Long-Standing Dairy Worker Program Gets Some National Love
Puentes/Bridges, a program started more than 20 years ago that connects Midwest dairy farmers and the families of their Mexican-born workers, is getting a little love by the national media.
The article, “As Trump Demonizes Immigrants, These U.S. Farmers Are Having None of It,” features Wisconsin farmer John Rosenow and his Mexican worker Roberto Tecpile. Tecpile has been in the United States for almost 20 years and has worked for Rosenow for the past four years. Tecpile is Rosenow’s “go to” guy for fixing most things mechanical—anything from a lawnmower to a broken gauge.
Puentes/Bridges was started in the 1990s to connect farmers with the families of their foreign-born workers. The program teaches Spanish to Midwest farmers, and sends them to the Mexican towns where their workers are from. The farmers pay their own way, up to $2,000 each, for the weeklong trip.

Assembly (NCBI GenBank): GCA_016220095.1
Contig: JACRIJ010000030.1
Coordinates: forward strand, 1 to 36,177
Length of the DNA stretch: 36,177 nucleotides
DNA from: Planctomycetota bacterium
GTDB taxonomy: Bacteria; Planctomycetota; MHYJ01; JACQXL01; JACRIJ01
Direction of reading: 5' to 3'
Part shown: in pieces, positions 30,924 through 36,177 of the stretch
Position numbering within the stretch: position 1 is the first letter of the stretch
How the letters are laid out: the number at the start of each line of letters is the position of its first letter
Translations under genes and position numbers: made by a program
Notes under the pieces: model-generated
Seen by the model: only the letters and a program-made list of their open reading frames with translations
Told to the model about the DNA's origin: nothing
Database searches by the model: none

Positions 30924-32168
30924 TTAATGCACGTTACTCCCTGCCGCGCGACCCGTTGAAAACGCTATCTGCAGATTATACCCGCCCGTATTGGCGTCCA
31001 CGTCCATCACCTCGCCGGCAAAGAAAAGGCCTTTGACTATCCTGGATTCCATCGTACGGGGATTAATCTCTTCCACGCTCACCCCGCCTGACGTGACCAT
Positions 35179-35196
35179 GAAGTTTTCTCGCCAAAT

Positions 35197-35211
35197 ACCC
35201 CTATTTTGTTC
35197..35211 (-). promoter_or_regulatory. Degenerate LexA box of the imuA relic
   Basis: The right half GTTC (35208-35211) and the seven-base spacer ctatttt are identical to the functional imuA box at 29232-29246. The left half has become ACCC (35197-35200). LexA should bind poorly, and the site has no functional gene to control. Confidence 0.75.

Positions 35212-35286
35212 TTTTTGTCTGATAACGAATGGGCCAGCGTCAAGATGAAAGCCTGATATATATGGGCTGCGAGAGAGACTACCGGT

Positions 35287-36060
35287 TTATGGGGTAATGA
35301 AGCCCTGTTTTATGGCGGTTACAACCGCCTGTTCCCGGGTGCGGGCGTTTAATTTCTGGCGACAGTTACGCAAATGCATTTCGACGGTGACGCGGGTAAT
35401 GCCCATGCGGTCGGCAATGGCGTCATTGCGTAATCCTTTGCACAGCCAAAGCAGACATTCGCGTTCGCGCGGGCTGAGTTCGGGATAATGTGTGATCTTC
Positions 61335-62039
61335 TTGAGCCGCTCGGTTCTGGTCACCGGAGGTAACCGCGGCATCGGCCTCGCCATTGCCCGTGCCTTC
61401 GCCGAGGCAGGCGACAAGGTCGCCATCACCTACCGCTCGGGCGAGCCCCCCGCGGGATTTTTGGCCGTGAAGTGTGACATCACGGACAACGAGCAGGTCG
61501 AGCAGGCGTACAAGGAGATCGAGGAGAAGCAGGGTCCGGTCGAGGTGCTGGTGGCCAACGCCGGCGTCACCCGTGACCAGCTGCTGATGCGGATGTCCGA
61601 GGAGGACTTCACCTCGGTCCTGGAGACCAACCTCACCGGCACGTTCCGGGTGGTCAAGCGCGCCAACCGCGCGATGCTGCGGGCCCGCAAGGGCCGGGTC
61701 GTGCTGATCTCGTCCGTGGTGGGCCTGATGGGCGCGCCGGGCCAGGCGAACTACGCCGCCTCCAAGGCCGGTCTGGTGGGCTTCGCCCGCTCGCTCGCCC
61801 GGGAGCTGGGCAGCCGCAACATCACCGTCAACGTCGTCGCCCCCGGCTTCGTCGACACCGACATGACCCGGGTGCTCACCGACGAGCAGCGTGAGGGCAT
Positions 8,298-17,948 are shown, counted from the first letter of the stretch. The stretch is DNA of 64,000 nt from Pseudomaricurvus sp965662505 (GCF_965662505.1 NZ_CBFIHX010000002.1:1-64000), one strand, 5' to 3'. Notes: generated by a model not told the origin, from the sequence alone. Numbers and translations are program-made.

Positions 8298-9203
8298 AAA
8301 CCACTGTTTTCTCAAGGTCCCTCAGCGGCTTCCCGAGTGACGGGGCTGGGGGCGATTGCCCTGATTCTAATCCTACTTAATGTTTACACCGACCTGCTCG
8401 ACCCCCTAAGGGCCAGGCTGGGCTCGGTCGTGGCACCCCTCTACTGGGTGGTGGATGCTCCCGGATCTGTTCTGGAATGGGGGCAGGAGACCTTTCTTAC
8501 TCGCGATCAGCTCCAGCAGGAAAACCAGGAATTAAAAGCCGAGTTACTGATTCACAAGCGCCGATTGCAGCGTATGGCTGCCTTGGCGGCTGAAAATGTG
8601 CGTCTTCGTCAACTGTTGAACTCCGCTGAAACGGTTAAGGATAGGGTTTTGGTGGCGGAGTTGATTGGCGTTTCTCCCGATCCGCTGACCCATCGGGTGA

The full immersion experience allows farmers to more fully appreciate their workers and the sacrifices they make for families by coming north to work. In turn, the Mexican families get to see the farm owners as human beings concerned about their workers welfare and not just as employers.
Another part of the program teams up the University of Wisconsin—Eau Claire School of Nursing with several Wisconsin farms to provide on-farm health checks. The program, now in its seventh year, has identified some critical health issues in foreign-born dairy farm workers, such as diabetes and latent tuberculosis infections.
The article was written by the Wisconsin Center for Investigative Journalism. Read it here.